Despite your motivation to make things better, you consider quitting at several points in the day because of the sheer difficulty of the labor. However, you talk yourself through these moments of doubt, and just prior to sundown you find yourself at the river. You’ve created a new path that can now make everyone’s life easier.

To your surprise, however, your family and friends don’t jump up and down and congratulate you on the amazing new path you’ve cut. People are creatures of habit and tend not to trust new things. They remain inclined to take the old path, because that’s what they know.

As it turns out, you have to do more than just cut the path to make things better for you and the villagers. You have to motivate people to use the new path. And they need to do it sooner rather than later, because if no one goes through it, it won’t take long for the path to become overgrown.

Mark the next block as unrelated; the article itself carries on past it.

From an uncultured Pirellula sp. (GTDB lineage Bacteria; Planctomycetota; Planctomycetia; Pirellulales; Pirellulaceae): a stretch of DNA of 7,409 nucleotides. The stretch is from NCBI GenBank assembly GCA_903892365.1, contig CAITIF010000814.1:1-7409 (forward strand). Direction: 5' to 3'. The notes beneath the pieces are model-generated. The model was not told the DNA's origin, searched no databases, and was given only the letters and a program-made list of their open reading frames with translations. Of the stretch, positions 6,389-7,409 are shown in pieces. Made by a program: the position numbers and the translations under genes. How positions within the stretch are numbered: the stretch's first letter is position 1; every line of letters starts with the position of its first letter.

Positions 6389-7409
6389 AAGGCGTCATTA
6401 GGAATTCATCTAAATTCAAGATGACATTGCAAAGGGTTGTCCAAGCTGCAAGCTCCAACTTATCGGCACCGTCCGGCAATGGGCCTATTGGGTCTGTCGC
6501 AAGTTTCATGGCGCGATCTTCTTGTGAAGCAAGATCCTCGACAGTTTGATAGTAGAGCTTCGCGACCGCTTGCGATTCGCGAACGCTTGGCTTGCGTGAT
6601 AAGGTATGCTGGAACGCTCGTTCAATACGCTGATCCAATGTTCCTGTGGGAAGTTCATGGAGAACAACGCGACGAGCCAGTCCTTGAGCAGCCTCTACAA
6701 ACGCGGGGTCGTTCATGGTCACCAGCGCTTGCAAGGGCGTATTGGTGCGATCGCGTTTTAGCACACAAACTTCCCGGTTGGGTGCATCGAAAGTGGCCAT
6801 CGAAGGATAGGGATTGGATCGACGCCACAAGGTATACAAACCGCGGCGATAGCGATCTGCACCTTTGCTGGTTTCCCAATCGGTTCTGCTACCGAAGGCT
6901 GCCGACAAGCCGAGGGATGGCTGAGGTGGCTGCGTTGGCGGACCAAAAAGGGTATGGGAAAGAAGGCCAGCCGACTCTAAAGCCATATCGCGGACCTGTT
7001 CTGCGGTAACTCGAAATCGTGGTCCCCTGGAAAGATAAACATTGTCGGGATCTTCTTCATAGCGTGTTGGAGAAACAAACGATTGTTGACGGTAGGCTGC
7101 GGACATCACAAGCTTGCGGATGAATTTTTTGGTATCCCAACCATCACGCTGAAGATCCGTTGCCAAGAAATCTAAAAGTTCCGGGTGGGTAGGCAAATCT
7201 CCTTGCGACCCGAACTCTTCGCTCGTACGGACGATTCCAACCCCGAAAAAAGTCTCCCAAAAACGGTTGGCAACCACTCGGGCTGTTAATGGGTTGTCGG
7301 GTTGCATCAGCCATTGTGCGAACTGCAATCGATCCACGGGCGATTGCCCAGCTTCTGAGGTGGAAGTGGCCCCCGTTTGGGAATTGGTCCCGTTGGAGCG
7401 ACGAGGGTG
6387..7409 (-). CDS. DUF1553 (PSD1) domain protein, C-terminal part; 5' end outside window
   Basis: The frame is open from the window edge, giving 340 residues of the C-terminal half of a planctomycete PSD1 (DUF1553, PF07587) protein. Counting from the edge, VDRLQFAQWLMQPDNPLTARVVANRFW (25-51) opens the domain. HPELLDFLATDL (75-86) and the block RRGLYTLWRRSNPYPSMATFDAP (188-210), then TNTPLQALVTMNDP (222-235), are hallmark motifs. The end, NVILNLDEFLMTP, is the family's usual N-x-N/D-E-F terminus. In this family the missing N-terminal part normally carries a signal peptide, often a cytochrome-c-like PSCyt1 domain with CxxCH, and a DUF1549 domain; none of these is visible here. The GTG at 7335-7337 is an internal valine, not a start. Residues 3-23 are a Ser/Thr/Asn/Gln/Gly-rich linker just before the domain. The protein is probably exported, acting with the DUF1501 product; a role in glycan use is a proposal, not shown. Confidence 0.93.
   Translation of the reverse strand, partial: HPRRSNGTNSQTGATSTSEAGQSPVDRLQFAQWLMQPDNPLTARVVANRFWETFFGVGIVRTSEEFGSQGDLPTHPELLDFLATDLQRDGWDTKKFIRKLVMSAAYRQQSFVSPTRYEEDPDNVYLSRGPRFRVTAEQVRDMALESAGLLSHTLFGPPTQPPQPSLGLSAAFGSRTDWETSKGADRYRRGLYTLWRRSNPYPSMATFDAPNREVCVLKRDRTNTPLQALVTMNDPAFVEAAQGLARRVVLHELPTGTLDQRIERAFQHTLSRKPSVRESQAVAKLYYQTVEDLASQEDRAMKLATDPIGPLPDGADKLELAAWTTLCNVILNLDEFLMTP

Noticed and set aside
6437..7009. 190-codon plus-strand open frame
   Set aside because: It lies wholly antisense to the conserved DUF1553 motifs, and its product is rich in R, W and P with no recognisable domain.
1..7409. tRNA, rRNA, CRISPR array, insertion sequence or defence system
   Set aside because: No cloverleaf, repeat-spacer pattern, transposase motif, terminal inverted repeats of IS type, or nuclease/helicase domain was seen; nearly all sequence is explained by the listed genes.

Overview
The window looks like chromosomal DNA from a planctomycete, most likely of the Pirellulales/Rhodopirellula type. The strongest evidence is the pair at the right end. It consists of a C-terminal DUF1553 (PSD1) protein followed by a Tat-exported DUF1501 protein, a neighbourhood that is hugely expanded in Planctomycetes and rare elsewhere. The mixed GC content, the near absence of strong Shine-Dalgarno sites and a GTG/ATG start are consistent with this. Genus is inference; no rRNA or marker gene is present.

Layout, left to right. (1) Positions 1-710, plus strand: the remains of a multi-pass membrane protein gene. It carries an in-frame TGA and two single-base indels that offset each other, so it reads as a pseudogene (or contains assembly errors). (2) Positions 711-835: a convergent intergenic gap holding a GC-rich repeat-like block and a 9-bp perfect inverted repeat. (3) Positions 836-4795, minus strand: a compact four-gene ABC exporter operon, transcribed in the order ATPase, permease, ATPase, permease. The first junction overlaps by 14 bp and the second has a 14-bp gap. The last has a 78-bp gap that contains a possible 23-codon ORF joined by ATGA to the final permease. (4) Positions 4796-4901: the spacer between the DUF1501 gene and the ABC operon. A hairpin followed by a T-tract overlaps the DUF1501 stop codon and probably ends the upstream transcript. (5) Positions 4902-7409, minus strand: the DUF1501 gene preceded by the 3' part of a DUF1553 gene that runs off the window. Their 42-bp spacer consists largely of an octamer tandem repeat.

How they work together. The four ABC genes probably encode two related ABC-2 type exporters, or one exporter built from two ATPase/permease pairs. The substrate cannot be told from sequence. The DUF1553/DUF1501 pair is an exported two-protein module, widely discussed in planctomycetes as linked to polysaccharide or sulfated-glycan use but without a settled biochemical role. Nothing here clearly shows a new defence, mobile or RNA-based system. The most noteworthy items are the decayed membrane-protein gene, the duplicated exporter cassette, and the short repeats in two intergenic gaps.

Slowly but surely, the villagers start taking the path and you notice that the vegetation gradually begins to recede. As a result, it gets progressively easier for the villagers to use the new path.

After a few months, you notice that the old path is starting to get overgrown and that it is not as appealing to the villagers as it once was. Success: You’ve created a viable alternative to the old path.

The general theory of cutting a new groove is a way of discussing and visualizing cognitive behavioral therapy, a long-standing psychological approach to behavioral change. The major components of this theory are:

  • Triggers – events or situations that happen to you.
  • Thoughts – how you think about, or interpret, the event or situation.
  • Feelings – the emotions that occur in response to your thoughts.
  • Actions – behaviors you demonstrate in response to your thoughts & feelings.